New Jersey Colon Cancer Malpractice Lawyers

New Jersey Colon Cancer Malpractice Lawyers

Colon cancer is the second deadliest cancer, yet with regular routine screening, it is almost always preventable. Unfortunately, errors can be made during the screening procedure, and the cancer can go undetected and be misdiagnosed.

Colon Cancer Lawyer New York

Colon Cancer Can Be Lethal If Not Detected In Time or Misdiagnosed by a Doctor.

All colon cancers begin as benign, noncancerous growths called polyps. In some cases, and over quite a long period of time, the tip of the polyp may become cancerous, and if not removed early enough, may progress until the wall of the colon becomes involved. It is thought that it takes five years or more for a cancerous polyp to involve the colon wall. Once the wall of the colon is invaded by colon cancer cells, there is the strong likelihood that the cancer will spread to other organs with often deadly results.

If a potential cancer is over looked and treatment delayed, the experienced New Jersey colon cancer lawyers at Simonson Goodman Platzer PC can help. They know the law and have been helping victims of medical malpractice recover damages for decades.

Colon Cancer Malpractice

A colonoscopy is the most effective colon cancer screening test in use today. During a colonoscopy, a fiber optic scope with a mini-camera is inserted into the rectum and guided through the length of the colon in an attempt to identify polyps or early cancers. In order for this screening to be effective in allowing a close=up view of the colon wall, a pre-test colon cleanse must adequately empty the colon by inducing diarrhea.

If there is adequate preparation and the colonoscopy is properly performed, almost every polyp and early cancer should be identified and removed. Colon cancer malpractice may occur when the doctor realizes that the colonoscopy prep was inadequate due to stool blocking a good view of the colon wall, yet continues the procedure and misses something that needed to be removed. A year or so may go by, the patient begins to have symptoms, and further testing reveals a colon cancer that probably was there at the time of the previous colonoscopy. If this should happen to you or a loved one, contact the New Jersey Colon Cancer Malpractice Lawyers at Simonson Goodman Platzer PC as soon as possible.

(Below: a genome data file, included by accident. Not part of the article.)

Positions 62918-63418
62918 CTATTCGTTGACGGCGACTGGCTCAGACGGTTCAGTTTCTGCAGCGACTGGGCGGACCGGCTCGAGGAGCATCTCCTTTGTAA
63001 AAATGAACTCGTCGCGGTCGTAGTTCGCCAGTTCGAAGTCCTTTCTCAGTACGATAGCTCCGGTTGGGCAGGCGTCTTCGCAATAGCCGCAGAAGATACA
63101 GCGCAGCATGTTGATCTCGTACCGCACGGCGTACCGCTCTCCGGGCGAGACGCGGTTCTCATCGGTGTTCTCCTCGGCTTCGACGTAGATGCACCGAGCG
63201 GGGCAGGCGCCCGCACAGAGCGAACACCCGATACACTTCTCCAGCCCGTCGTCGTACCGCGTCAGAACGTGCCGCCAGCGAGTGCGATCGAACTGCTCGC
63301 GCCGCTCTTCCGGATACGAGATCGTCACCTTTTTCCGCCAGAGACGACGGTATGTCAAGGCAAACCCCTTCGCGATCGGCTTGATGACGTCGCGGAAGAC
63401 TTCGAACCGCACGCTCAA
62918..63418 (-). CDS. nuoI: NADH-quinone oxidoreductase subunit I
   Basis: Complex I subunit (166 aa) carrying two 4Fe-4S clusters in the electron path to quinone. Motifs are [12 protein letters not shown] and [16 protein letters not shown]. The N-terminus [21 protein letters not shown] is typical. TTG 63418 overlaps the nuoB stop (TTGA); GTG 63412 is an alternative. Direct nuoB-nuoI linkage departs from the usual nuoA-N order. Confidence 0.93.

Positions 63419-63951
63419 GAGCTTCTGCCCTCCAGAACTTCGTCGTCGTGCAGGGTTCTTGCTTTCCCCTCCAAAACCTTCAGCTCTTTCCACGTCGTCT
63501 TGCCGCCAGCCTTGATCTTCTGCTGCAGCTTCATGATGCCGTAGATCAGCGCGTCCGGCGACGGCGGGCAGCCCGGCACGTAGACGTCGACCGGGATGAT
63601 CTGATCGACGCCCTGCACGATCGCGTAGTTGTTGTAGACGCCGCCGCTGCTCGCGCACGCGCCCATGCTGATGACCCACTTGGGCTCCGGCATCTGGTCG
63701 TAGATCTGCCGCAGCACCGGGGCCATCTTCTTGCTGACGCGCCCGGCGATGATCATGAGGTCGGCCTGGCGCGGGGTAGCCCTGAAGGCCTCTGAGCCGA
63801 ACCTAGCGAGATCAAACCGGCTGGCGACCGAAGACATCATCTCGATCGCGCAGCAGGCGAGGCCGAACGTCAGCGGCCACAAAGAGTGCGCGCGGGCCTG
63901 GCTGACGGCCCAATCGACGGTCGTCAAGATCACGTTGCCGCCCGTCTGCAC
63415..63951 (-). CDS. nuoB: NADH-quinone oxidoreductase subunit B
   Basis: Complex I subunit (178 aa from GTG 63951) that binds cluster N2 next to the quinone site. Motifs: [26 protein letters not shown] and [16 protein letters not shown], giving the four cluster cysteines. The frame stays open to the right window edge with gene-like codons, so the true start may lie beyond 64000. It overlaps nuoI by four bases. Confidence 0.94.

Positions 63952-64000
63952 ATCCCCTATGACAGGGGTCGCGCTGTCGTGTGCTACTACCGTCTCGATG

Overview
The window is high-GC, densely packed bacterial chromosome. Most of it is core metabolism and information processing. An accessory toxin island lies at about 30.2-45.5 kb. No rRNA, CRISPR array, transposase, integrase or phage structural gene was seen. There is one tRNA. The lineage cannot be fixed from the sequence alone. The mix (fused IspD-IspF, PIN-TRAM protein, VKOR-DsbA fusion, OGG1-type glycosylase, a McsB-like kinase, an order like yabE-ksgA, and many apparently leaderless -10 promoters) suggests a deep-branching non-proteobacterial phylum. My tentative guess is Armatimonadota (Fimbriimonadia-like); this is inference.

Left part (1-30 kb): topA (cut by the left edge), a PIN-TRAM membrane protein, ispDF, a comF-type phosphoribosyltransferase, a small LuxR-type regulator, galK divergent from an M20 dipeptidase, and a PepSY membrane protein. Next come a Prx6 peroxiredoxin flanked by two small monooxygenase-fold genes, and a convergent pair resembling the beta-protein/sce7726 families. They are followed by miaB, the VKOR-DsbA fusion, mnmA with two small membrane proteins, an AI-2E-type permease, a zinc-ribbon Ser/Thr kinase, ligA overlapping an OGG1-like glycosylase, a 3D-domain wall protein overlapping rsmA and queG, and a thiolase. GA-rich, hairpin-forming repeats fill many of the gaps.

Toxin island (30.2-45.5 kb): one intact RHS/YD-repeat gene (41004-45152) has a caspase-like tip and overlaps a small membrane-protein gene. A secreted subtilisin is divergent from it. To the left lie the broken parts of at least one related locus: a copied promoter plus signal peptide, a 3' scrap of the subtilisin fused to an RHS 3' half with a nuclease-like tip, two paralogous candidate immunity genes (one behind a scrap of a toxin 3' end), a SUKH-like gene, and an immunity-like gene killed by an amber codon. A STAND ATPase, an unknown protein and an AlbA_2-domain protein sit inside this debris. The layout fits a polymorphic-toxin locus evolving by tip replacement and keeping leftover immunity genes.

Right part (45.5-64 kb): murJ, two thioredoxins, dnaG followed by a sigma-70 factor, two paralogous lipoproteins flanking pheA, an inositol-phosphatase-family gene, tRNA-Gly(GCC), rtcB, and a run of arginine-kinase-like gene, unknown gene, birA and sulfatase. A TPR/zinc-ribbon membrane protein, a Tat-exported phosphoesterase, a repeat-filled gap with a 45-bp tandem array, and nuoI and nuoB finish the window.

Incomplete Colonoscopy Can Cause Colon Cancer Malpractice.

Another kind of New Jersey colon cancer malpractice occurs when the gastroenterologist performs an inadequate or incomplete colonoscopy and misses a cancerous mass. In a case like this, the doctor likely failed to pass the scope far enough into the colon and missed a cancer in an area that should have been explored.

Typical Case of New Jersey Colon Cancer Malpractice

A typical case of New Jersey colon cancer malpractice happens when a doctor fails to perform a colonoscopy when one is necessary, and thereby fails to identify a treatable cancer. An example of this type of case might be a patient who has some blood in his stool, or who is chronically constipated, or has chronic diarrhea, and yet the primary care doctor fails to recommend a colonoscopy or referral to a specialist. If it turns out that the patient has a colon cancer that has spread, this is a case for the New Jersey colon cancer malpractice lawyers at Simonson Goodman Platzer PC.

Cases can also arise when a primary care doctor fails to recommend routine screening at a proper time or interval or when a gastroenterologist fails to recommend further testing when something suspicious is seen New Jersey allows a colon cancer malpractice case to be started within two years of reasonable knowledge of the existence of malpractice, which is typically when the cancer diagnosis takes place. If you suspect that you, a family member or friend may have been a victim of New Jersey colon cancer malpractice, contact the New Jersey colon cancer malpractice lawyers at Simonson Goodman Platzer PC as soon as possible to schedule your free consultation with an expert in New Jersey colon cancer malpractice.